Tuesday, 19 April 2011

My New Blog

I have just launched a second blog at http://tryingtospeakspanish.blogspot.com. As the name suggests it is all about learning Spanish, so although not really related to the content of this site, it is quite relevant to my own career as a ski instructor in a mainly Spanish speaking ski school.

There may well be a little crossover with this site, as the Spanish I have learnt tends to have a bias towards skiing related terms. However for most readers interested in the ski and outdoor focus of this blog, then unless you have an interest in learning Spanish as well then there might not be that much to interest you, so I won't take it to personally if you decide not to spend any time there.

Having said that, I thought I should mention it, just in case regular readers are interested in what else I am getting up to online, or in case you noticed a new blog appear in my profile and wondered what it was about.

The new blog will probably have more regular posts than this one, but shorter ones. I imagine it will have less photos as well, as I take plenty of photographs of mountains but far fewer of anything very typically Spanish.

If there are any other skiers out there who want to learn Spanish as well then please leave a comment and let me know what you think so far. For the rest of you, I promise to get back to some skiing in the next post.

Tuesday, 12 April 2011

Three Cols Tour (Les Trois Cols)

Following on from the EMS course mentioned in the last post, we have to log a number of days ski touring before taking the exam course. My first tour following the course was the 3 Cols route in the Chamonix valley. This starts from the Grand Montets cable car (or the Argentiere refuge), descends to cross the Argentiere glacier before climbing to the Col du Chardonnet, a rappel down and a ski and skin lead to the Fenetre du Saleina and Col Superior du Tour, before skiing down to Le Tour village. This was a full day out, with 1200m of ascent and some really spectacular scenery. Thanks to Sandra for a great day.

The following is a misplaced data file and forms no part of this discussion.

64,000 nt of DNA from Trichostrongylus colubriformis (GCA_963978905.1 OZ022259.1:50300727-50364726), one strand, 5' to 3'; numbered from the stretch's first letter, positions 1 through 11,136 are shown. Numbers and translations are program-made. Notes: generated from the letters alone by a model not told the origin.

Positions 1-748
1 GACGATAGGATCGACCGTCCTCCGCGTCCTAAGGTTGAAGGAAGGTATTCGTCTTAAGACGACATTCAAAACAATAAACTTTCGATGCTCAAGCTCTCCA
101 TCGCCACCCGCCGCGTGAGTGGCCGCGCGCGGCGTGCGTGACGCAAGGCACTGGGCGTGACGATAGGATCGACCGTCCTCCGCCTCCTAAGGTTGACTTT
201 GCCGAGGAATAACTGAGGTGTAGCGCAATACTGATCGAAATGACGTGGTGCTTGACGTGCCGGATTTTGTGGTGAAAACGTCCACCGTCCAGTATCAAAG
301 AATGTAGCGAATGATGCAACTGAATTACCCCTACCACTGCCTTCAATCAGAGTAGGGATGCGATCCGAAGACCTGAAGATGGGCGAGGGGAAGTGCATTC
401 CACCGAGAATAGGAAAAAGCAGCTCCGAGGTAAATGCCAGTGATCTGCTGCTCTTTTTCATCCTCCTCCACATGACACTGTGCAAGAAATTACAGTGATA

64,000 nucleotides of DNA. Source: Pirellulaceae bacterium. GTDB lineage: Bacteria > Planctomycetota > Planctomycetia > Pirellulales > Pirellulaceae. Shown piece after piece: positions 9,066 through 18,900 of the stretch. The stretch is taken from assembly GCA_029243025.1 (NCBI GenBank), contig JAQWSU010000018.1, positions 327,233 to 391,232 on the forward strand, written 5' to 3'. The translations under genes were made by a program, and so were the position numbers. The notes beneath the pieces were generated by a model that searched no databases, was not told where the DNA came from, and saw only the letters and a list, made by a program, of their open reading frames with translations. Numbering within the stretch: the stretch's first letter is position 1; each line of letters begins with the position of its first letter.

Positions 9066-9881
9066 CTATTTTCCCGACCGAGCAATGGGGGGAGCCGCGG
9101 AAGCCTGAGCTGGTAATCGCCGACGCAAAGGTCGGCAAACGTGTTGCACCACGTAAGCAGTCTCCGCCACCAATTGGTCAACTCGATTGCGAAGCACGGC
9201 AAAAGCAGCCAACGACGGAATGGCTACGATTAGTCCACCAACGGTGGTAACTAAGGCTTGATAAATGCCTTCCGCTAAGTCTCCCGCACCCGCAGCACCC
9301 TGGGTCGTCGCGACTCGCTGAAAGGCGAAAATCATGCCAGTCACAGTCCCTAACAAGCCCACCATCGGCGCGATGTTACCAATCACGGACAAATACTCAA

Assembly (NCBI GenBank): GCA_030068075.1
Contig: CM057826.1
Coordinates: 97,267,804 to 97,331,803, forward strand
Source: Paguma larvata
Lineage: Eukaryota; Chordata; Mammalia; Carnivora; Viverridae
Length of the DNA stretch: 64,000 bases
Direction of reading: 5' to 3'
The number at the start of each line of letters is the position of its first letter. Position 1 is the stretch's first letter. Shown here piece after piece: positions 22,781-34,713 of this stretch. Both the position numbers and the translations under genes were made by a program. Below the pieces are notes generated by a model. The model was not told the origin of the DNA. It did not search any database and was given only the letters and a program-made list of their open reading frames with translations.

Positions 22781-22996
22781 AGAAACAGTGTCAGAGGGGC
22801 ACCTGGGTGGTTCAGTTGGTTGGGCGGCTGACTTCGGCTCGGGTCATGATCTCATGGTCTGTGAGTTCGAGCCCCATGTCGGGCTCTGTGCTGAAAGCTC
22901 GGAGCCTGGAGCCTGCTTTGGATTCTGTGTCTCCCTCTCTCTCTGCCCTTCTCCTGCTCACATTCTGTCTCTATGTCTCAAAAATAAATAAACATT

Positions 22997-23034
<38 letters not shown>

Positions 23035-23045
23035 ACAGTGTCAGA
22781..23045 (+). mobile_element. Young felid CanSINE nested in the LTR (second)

Wednesday, 6 April 2011

EMS - Mountain Safety Training

In the past I have mentioned the Eurotest and how it can be a major hurdle for ski instructors wanting to work in France. The French have also imposed a second test - the Eurosecurity - which is now part of the top level qualifications for Eurogroup countries including France, Italy, Austria and the UK. Whilst less known and for most people less difficult than the Eurotest the Eurosecurity course is a lot more useful and practical for working ski instructors. The idea is to achieve a minimum standard of mountain safety awareness so that clients can be confident that a top level qualified instructor is competent to take them off piste safely.

I have just attended the training part of the Eurosecurity or EMS (European Mountain Safety) as it is named in the British system. The second part will be a three day examination next winter in La Grave. The photo above is from the first day of the course, ascending the Col des Crochues in the Chamonix Aiguilles Rouge range.

The second and third days of the course took us to the region around the Grand St. Bernard Pass which links Switzerland and Italy (above - setting off from the Super St. Bernard car park; below - arriving at the St. Bernard Monastery where we spent the night.)

Above - St Bernard Pass. Below - Day 3, ski touring in Italy and Switzerland

Overall I have to say that this was one of the best of the many ski instructor courses I have done. It was definitely one of the most enjoyable, partly because there was no exam - not until next year anyway - and partly because we got to explore a lot more of the mountains than on most courses. It was also a very useful course. I often ski off piste with clients in a fairly limited way, within the remit of my current ISIA Mountain Safety qualification i.e. within the ski area, close to marked runs, accessible from ski lifts.
   "Can we go off-piste?" is a common question from my more advanced groups whilst "Can we learn to race?" is something I almost never hear. However skiing off piste entails all the risks of the mountain environment - avalanches, navigation hazards, rocks, cliffs, trees etc. so it is important for the instructor to be aware of the risks and to work within the remit of their qualifications to minimise them. An instructor who has passed the Eurosecurity is then qualified to take clients off piste or ski-touring on non-glaciated terrain for up to one day. For trips beyond the remit of this qualification the client would have to book a UIAGM/IFAMG qualified High Mountain Guide.